IAN Byfield's ability to express himself vocally and through the written word has been an essential tool of his trade.
With a career in newspapers and public relations Ian has spent his working life writing articles on a variety of subjects. But a large part of his life has also been devoted to the church and his love of the theatre and the arts.
And by combining all his talents he has successfully helped 'spread the word' to members of St John's Church, Rastrick, and in the surrounding community.
This weekend will be an emotional time for Ian - and the members of St John's - when he takes part in his final service at the church on Sunday after a link that goes back 25 years. For a large part of that time he has been a lay reader at the church and a member of the successful music group where he plays guitar.
A former editor of the Brighouse Echo from 1979 to 1982, it was his appointment at the paperthat led to Ian's involvement with St John's.
"I felt it was important as editor of a local newspaper to live in the area," said Ian.
He and his wife Sally moved to live in the Longroyde area of Rastrick and stayed there until a few months ago when they moved to Halifax.
When a member of St John's called at the 'Echo' office to enquire if a story appealing for men to join the pantomime cast could be run in the paper, Ian was quick to promise it wouldn't be a problem. And because of his interest in the theatre - for many years he was a member of the Saltaire Youth Theatre - he put himself forward.
"I felt having promised we would help find some men for the panto it was the least I could do," said Ian.
Before he knew it he was playing the part of the baddy Abanazer in 'Aladdin' and he was so convincing he not only frightened youngsters in the audience he had younger members of the cast trembling in their boots back stage.
"I enjoyed taking part and did another couple of roles after that," said Ian.
Through the pantomime society he became more involved with the church and since 1983 has been a member of the Parochial Church Council.
In 1985 he took the decision to train as a lay reader and completed a three year course which involved Saturday lectures and weekday tutorials plus a lot of research and writing essays.
"I combined the training with my work and family commitments but I knew it was something I wanted to do," said Ian, who was licensed in 1988.
During his time at St John's he has worked alongside fellow lay reader Alan Hoggard and four different vicars - Michael Storey, David Miller, Simon Tyndall and Jonathan Broadhurst.
"There have been three interregnums and because of Jonathan's recent illness there has been more demand on the duties we carry out," said Ian. "Before Jonathan went off ill he had set some agendas in place and we have worked on these and they have brought fruition."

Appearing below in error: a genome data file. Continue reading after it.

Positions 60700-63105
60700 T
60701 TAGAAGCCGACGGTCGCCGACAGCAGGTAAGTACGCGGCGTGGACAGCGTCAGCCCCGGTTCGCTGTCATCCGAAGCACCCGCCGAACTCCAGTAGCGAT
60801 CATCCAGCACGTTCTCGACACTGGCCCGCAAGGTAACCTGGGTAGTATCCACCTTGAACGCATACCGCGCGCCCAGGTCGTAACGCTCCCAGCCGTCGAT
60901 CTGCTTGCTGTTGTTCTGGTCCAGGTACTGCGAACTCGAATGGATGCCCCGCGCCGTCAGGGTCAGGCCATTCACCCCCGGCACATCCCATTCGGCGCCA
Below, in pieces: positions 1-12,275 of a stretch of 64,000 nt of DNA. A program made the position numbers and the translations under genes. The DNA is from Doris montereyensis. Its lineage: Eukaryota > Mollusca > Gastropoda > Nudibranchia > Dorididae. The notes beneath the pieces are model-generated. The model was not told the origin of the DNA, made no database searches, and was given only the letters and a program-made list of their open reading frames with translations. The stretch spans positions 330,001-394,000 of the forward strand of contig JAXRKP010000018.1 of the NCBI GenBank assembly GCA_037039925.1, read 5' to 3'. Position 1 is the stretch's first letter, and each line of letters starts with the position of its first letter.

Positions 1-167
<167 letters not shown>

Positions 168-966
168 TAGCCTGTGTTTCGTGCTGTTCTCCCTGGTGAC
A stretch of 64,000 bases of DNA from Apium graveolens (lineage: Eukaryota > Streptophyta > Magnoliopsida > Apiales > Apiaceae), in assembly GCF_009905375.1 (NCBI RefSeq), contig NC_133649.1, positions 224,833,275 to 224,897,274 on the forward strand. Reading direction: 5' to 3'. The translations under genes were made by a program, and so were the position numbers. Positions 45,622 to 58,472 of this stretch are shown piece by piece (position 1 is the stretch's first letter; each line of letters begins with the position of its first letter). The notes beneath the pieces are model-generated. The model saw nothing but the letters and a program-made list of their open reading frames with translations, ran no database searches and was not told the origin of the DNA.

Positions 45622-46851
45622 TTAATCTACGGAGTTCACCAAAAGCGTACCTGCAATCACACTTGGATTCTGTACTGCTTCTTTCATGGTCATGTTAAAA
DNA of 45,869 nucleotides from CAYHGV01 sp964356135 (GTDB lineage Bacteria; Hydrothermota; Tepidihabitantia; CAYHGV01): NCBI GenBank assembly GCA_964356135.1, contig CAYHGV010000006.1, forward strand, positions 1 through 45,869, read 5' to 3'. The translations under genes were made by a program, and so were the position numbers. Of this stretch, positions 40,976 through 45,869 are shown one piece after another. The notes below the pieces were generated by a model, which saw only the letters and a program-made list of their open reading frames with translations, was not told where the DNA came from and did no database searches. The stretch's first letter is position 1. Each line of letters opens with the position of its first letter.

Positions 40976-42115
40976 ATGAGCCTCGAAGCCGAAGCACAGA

His duties have also involved taking communion out into the community and leading funeral services. "I have found this very fulfilling and humbling," he said.
Ian, who is 55 and works as a self employed communications consultant, has also been able to put his theatrical talents to good use when leading services at St John's. Church warden Muriel Coop, writing in the January parish magazine, said Ian had given both his time and talents to St John's.
"Not just making us laugh - which his sermons have from time to time - but leading us forward as Christians, signposting the way ahead with enthusiasm and a belief in our efforts to grow and serve with love and compassion. I know we still have far to go but I hope Ian will take with him the assurance that his untiring work has been fruitful in so many ways," she said.
And church member Reg Redfearn said his sermons, which often began with a joke but contained a well-constructed message, would be missed.
But Ian insisted that working at St John's had been an honour. He said the enthusiasm of church members and the wonderful family atmosphere meant that he would certainly miss the church and the people.
He made the decision to step down from his role at the church when the family moved to Halifax.
"I didn't feel it was right living away from the Rastrick community," he said. "I will become involved with another church but I'm not sure which yet."
Despite the move Ian is still maintaining his link with Waring Green Players in Brighouse for the time being.
He is the group's vice-chairman and will be appearing in the Players' next production. "Beyond that I'm not sure yet," he said.